Difference between revisions of "Orthodox Church in America"

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The '''Orthodox Church in America''' (OCA) is an [[autocephaly|autocephalous]] church, led by Metropolitan [[Herman (Swaiko) of Washington]]. It began with the missionary work of the [[Church of Russia|Russian Orthodox Church]] in Alaska and the Aleutian Islands. In 1917, the [[Bolshevik Revolution]] brought communication between the churches in North America and Russia to an almost complete halt. In the early 1920s, Patriarch [[Tikhon of Moscow]] directed all Russian Orthodox churches outside of Russia to govern themselves autonomously until regular communication and travel could be resumed. (He died in 1925, and was glorified as a [[saint]] by the [[Church of Russia|Russian Orthodox Church]] in 1989.) At that time, parishes which had been part of a single North American [[diocese]] organized separate dioceses and placed themselves under various other mother churches, giving rise to the current situation of multiple overlapping jurisdictions in North America.  
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The '''Orthodox Church in America''' (OCA) is an [[autocephaly|autocephalous]] church with parishes mainly in the United States and Canada (though it has some parishes in Australia and elsewhere). It began with the missionary work of the [[Church of Russia|Russian Orthodox Church]] in Alaska and the Aleutian Islands. In 1917, the [[Bolshevik Revolution]] brought communication between the churches in North America and Russia to an almost complete halt. In the early 1920s, Patriarch [[Tikhon of Moscow]] directed all Russian Orthodox churches outside of Russia to govern themselves autonomously until regular communication and travel could be resumed. (He died in 1925, and was glorified as a [[saint]] by the [[Church of Russia|Russian Orthodox Church]] in 1989.) At that time, parishes which had been part of a single North American [[diocese]] organized separate dioceses and placed themselves under various other mother churches, giving rise to the current situation of multiple overlapping jurisdictions in North America.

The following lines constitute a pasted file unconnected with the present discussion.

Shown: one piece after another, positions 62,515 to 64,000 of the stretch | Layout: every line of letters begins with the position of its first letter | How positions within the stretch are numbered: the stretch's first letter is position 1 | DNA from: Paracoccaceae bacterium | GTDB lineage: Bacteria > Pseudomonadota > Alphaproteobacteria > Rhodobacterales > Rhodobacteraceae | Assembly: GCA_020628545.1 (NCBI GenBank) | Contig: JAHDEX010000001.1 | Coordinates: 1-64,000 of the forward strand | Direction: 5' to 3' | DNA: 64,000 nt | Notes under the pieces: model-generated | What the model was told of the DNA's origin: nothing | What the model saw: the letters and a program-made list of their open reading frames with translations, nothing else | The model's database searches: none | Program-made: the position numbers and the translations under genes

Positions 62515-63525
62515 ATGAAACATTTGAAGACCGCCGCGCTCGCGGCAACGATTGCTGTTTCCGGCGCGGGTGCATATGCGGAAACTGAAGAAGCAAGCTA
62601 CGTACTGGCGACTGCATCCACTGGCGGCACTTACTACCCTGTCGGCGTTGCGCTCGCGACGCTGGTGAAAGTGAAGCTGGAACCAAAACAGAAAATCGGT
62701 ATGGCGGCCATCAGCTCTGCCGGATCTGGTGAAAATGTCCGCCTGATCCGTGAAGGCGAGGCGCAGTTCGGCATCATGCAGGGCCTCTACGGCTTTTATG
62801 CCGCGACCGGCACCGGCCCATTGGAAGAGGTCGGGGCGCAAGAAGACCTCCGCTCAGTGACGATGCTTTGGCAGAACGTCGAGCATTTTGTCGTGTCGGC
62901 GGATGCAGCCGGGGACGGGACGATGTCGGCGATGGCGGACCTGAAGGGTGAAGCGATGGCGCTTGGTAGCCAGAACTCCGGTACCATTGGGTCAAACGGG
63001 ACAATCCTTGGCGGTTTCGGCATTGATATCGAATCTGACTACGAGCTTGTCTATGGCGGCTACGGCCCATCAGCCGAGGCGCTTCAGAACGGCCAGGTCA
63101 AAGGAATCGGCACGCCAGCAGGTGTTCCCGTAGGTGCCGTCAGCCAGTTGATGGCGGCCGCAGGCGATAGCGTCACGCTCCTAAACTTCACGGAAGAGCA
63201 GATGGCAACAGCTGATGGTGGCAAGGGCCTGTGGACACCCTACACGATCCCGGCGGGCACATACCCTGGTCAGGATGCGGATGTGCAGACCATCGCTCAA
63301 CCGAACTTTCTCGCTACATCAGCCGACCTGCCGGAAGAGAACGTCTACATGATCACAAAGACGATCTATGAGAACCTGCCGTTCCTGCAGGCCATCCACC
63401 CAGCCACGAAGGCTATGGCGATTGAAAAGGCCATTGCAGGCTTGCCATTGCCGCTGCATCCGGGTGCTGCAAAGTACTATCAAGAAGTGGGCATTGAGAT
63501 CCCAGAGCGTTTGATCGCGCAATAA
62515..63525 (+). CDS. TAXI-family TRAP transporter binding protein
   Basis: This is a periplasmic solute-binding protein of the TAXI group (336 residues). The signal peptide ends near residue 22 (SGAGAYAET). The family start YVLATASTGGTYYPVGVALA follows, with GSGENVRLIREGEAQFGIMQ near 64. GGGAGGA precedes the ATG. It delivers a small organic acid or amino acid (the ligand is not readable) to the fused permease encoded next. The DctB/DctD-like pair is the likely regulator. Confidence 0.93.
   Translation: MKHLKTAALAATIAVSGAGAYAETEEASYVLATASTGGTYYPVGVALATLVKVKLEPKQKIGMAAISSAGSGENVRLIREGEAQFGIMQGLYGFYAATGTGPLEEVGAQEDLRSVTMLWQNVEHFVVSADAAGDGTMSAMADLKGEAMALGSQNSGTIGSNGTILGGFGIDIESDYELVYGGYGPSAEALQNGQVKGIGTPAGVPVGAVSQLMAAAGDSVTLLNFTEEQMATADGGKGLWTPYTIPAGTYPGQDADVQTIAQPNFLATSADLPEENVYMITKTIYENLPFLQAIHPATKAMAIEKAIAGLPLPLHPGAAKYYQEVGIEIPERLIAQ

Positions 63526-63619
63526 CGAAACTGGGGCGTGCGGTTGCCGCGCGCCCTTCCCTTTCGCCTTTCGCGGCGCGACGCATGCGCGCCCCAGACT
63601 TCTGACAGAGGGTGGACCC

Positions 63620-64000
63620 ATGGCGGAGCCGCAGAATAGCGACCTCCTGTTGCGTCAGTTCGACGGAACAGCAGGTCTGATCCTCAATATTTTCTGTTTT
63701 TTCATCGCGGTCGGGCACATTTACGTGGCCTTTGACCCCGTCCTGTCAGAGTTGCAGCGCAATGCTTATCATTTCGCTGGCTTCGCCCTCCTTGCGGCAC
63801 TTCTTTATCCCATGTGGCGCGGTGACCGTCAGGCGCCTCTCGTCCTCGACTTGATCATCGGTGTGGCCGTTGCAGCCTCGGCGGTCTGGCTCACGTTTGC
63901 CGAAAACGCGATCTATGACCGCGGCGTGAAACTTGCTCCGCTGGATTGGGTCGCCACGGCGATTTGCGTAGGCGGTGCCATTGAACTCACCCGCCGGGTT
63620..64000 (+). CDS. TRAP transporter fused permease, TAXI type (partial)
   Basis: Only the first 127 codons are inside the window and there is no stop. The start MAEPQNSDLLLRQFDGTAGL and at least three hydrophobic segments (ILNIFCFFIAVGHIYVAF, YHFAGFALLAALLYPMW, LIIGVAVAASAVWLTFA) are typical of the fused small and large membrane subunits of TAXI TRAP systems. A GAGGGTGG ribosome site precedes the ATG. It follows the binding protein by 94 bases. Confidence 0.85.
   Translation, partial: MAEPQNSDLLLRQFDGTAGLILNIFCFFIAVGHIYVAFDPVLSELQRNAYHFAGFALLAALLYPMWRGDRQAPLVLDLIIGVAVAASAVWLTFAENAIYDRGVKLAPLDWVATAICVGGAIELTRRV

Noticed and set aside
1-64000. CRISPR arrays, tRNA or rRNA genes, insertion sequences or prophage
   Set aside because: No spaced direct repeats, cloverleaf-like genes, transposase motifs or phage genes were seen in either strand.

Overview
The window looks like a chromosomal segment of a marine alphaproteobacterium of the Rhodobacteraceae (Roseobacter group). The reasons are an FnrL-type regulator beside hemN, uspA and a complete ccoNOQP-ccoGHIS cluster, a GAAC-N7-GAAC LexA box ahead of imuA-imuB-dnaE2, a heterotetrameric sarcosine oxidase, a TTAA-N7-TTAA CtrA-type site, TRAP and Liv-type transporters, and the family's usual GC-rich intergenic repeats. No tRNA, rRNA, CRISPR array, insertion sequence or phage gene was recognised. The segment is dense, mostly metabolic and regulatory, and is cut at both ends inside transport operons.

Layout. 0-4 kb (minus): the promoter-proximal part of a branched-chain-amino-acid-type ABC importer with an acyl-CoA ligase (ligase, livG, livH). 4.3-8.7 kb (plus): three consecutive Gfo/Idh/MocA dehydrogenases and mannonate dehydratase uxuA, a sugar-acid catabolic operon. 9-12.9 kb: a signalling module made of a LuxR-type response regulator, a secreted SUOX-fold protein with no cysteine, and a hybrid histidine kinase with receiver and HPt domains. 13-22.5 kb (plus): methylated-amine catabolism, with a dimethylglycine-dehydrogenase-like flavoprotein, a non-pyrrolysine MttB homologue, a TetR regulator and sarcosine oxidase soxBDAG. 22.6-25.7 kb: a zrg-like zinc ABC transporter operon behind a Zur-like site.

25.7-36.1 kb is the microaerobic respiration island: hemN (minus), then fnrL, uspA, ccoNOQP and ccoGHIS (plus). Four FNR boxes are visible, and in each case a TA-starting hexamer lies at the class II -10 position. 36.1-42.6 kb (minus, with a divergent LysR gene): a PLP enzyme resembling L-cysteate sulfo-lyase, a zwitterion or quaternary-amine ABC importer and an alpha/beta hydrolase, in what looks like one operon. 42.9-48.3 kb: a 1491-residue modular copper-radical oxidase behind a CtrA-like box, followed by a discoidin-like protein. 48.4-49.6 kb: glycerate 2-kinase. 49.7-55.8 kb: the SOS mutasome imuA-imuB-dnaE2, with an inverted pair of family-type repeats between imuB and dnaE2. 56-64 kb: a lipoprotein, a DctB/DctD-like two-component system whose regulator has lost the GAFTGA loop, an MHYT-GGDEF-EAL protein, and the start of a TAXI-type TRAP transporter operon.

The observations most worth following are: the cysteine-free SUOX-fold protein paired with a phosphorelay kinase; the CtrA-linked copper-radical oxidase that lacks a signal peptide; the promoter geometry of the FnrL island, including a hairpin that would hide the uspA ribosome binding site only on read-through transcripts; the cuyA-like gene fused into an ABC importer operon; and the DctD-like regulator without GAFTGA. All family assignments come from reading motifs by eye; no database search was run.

In the early 1960s, the Orthodox Church in America resumed communication with the Patriarch of Moscow, and in 1970 full communion was restored. At that time, the Patriarch of Moscow officially granted the OCA [[autocephaly]], or self-governing administrative status.  The OCA's autocephaly is not currently recognized by all other autocephalous Orthodox Churches, including the [[Church of Constantinople]].
 
In the early 1960s, the Orthodox Church in America resumed communication with the Patriarch of Moscow, and in 1970 full communion was restored. At that time, the Patriarch of Moscow officially granted the OCA [[autocephaly]], or self-governing administrative status.  The OCA's autocephaly is not currently recognized by all other autocephalous Orthodox Churches, including the [[Church of Constantinople]].
  
The OCA is a member of the [[Standing Conference of the Canonical Orthodox Bishops in the Americas]] (SCOBA).
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The OCA is a member of the [[Standing Conference of the Canonical Orthodox Bishops in the Americas]] (SCOBA).  The current [[primate]] of the OCA is His Beatitude [[Herman (Swaiko) of Washington|Herman]], Archbishop of Washington and Metropolitan of All America and Canada.
  
  

Revision as of 21:47, December 31, 2004

The Orthodox Church in America (OCA) is an autocephalous church with parishes mainly in the United States and Canada (though it has some parishes in Australia and elsewhere). It began with the missionary work of the Russian Orthodox Church in Alaska and the Aleutian Islands. In 1917, the Bolshevik Revolution brought communication between the churches in North America and Russia to an almost complete halt. In the early 1920s, Patriarch Tikhon of Moscow directed all Russian Orthodox churches outside of Russia to govern themselves autonomously until regular communication and travel could be resumed. (He died in 1925, and was glorified as a saint by the Russian Orthodox Church in 1989.) At that time, parishes which had been part of a single North American diocese organized separate dioceses and placed themselves under various other mother churches, giving rise to the current situation of multiple overlapping jurisdictions in North America.

In the early 1960s, the Orthodox Church in America resumed communication with the Patriarch of Moscow, and in 1970 full communion was restored. At that time, the Patriarch of Moscow officially granted the OCA autocephaly, or self-governing administrative status. The OCA's autocephaly is not currently recognized by all other autocephalous Orthodox Churches, including the Church of Constantinople.

The OCA is a member of the Standing Conference of the Canonical Orthodox Bishops in the Americas (SCOBA). The current primate of the OCA is His Beatitude Herman, Archbishop of Washington and Metropolitan of All America and Canada.


External links